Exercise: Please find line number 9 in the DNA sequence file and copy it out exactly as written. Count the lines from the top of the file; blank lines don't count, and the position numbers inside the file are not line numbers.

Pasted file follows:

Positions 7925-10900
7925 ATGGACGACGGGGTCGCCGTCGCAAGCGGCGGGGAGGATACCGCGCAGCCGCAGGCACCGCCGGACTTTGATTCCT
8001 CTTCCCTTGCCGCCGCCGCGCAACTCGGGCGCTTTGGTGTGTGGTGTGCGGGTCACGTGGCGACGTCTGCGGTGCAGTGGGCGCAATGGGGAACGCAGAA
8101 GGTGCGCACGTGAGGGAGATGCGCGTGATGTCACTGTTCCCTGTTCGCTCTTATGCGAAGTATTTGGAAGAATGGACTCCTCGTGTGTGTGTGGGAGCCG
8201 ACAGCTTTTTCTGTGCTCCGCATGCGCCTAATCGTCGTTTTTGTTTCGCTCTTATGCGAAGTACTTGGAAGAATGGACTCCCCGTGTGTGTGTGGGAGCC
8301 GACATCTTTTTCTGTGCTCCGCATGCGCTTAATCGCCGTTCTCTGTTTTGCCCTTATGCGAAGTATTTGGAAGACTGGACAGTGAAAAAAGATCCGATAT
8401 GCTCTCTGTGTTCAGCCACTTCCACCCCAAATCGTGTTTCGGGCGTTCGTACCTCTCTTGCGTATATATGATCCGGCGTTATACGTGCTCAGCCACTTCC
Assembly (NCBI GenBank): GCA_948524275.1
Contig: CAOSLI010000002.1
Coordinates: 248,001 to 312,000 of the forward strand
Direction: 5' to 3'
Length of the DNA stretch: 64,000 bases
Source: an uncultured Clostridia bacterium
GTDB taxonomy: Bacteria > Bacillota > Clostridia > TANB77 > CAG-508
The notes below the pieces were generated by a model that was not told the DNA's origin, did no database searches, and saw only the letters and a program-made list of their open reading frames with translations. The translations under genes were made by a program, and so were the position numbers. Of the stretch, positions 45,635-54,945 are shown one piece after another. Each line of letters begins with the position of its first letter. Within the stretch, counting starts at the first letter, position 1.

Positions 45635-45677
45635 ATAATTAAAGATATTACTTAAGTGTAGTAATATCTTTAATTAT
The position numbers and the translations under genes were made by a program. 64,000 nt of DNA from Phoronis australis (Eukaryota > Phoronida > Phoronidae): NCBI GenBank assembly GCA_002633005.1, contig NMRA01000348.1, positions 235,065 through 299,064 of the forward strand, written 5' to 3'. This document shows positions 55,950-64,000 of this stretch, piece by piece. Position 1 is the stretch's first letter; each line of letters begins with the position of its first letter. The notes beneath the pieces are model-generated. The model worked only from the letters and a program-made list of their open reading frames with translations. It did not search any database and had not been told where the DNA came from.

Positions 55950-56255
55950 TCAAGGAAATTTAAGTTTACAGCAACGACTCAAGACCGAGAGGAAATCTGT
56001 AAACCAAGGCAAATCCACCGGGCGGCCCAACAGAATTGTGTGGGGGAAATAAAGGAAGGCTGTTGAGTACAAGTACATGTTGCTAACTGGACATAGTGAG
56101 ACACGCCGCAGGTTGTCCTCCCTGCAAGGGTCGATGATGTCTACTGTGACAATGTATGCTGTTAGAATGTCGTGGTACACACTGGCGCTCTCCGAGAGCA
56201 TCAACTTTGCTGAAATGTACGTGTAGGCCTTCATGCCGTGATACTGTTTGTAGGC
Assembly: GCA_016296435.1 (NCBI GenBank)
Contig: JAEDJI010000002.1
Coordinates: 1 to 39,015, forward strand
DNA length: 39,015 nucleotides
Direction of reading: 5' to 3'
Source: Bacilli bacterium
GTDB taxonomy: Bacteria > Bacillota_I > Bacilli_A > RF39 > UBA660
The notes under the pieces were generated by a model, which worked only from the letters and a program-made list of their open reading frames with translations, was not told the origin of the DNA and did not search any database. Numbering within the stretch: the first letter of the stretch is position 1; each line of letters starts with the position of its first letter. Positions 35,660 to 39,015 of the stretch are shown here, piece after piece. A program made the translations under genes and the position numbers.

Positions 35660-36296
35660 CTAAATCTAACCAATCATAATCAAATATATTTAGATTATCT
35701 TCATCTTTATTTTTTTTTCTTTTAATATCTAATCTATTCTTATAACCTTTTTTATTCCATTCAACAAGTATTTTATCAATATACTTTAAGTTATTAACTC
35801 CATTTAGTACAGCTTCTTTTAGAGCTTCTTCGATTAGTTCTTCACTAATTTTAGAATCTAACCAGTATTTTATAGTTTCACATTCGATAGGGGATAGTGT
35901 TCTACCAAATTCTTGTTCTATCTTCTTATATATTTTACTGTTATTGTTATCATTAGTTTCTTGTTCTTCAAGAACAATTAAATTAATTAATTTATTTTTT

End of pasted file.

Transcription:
Contig: CAOSLI010000002.1